Solve the headache mystery: Play detective
Keep a diary and work with physician
Recurring headaches are a common health problem, with more than 45 million Americans suffering. Of this number, about 28 million have migraines annually.
For the millions who suffer from headaches, the most important thing they can do is to get a correct diagnosis, says Suzanne Simons, MS, executive director for the National Headache Foundation in Chicago. "That is a little more difficult than it sounds," she says. A study conducted by the foundation found that half of migraine sufferers are not diagnosed, and of those who are diagnosed, half are diagnosed incorrectly as having tension-type or sinus headaches.
To be properly diagnosed, people with recurring headaches should make an appointment with their physician specifically for headaches. They should never tag the complaint onto an office visit. "Don’t go in for an upper respiratory infection and say By the way, I have headaches,’" explains Simons.
To prepare for the appointment, keep a headache diary, she advises. It is important to write down how often headaches occur, where the pain is located, the intensity of the pain, and what precipitated the headache. People need to track what they ate and their emotional situation before the head-ache, says Simons. They also should track the medications they took, including how much was taken at what stage of the headache and how effective the medicine was at relieving the pain.
Often a pattern emerges on paper that people wouldn’t be aware of otherwise, says Simons. This information, along with a complete medical history, helps the physician in the diagnostic process such as determining what tests will be required.
"We advocate partnering with your health care provider, and that is important because it helps people become an informed health care consumer. They are educated about their condition," she says. If people are able to eliminate the headaches, or reduce the number or intensity, they have taken back some of the control over their lives and that is important, she says.
With the proper diagnosis, a physician can prescribe the right medication. A migraine sufferer may need preventive medication, acute medication, or both. For example, if a woman developed a migraine headache around the time of her menstrual cycle, she might be given a particular medication to take around this time of the month, says Simons.
"Once the medication has been determined, there are things that patients can do to help influence the number of headaches they do or don’t get," she says. For example, maintaining a regular wake/sleep cycle is helpful. If the alarm goes off at 6:30 a.m. Monday through Friday, then a migraine sufferer might benefit from getting up at the same time on the weekends. Eating nutritious meals at regularly scheduled times can be beneficial as well.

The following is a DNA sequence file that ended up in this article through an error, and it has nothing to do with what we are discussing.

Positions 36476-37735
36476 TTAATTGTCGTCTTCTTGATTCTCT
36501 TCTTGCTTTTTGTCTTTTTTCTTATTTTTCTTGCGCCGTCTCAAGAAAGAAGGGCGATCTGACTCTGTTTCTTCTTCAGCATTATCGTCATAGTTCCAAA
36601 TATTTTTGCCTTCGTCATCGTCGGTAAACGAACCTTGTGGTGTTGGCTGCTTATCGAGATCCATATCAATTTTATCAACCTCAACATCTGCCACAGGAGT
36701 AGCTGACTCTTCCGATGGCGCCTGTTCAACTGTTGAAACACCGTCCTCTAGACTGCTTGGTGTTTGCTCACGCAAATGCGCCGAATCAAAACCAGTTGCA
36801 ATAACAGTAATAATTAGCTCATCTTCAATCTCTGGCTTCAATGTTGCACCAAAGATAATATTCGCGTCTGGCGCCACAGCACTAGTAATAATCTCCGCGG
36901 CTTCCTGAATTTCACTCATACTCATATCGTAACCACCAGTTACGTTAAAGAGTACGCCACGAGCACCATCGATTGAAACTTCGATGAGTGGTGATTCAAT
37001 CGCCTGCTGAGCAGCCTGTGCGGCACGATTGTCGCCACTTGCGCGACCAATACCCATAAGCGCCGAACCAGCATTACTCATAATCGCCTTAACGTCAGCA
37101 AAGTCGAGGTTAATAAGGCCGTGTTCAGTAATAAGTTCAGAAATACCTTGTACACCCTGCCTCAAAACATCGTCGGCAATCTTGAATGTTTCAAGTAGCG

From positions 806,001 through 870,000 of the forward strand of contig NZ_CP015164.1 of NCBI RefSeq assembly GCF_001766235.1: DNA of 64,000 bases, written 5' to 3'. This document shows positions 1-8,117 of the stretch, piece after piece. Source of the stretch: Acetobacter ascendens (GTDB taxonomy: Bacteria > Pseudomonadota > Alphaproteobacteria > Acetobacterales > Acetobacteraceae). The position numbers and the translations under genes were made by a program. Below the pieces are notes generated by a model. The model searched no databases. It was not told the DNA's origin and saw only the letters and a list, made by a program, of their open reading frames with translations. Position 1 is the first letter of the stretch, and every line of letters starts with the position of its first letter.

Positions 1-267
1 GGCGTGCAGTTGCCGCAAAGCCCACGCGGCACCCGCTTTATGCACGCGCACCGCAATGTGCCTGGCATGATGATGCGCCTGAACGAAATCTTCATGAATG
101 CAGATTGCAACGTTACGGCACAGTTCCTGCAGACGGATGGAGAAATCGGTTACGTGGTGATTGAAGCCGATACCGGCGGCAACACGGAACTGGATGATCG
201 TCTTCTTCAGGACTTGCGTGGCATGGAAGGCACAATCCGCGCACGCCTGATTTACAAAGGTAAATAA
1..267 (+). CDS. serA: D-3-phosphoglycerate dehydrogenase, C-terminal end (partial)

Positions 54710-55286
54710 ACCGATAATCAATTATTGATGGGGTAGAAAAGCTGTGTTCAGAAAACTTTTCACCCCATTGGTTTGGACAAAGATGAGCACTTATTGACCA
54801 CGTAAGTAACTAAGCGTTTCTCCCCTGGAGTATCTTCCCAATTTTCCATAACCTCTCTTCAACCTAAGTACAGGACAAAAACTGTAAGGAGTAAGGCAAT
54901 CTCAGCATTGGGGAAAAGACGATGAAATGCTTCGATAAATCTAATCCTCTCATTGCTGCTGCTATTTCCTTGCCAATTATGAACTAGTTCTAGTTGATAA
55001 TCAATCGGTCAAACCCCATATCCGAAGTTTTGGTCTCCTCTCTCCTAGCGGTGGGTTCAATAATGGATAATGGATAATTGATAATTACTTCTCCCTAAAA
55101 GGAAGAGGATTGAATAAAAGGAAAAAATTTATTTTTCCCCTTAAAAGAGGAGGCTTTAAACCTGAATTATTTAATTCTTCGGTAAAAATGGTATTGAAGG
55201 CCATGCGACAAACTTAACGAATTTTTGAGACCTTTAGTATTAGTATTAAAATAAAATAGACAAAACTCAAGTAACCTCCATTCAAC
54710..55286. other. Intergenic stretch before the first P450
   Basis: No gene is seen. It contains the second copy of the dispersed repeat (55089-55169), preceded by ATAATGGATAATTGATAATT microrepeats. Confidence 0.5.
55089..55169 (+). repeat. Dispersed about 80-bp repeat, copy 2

Relaxation techniques can decrease the intensity of headaches. "Different methods work for different people," says Simons. There are several methods a headache sufferer might try. These are a few suggested by the National Headache Foundation:
• Diaphragmatic breathing.
Breathing from the abdomen helps the lungs inflate, brings more oxygen into the bloodstream, and slows the heart rate. It has been known to lower tension levels. To master this technique, a person should lie on a firm surface placing his or her hand on the abdomen and focus on breathing from this area rather than the chest by watching the upward movement of the hand.
• Progressive muscle relaxation.
With this technique, a person tightens a group of muscles to a state of extreme tension for a few seconds and then relaxes them while focusing on releasing stress.
When a headache develops, the sufferer can visualize being in a serene quiet place such as a hammock stretched between two trees near the ocean. This reduces stress.
Learning to meditate or reach a calm state by focusing on inward silence and stillness can help the headache sufferer tune out the stress, which is causing the headache.
With the aid of special equipment, people learn biofeedback techniques, which help them learn to read their body’s stress responses and counteract them.
A walk or other form of exercise releases endorphins, which are the body’s natural painkillers.
Massaging the neck and shoulders can relieve tension. It’s important that people not self-medicate in an effort to reduce the intensity of headaches by taking prescription medications inappropriately or over-the-counter products in addition to what the health care provider prescribed, says Simons.
"Medications can cause rebound headaches if they are taken to excess, especially those that contain caffeine," she says.
Keeping a headache diary and working with a physician can bring the pain under control. How-ever, methods for preventing or controlling head-aches are very individual. What works for one person may not work for another. "People need to understand that it is not their fault if they can’t control headaches. Headaches are a legitimate biological disease," says Simons.
For more information about preventing headaches or controlling the intensity of the pain, contact:
- Suzanne Simons, Executive Director, National Headache Foundation, 428 W. Saint James Place, Second Floor, Chicago, IL 60614-2750. Telephone: (800) 643-5552. Web site: www.headaches.org.
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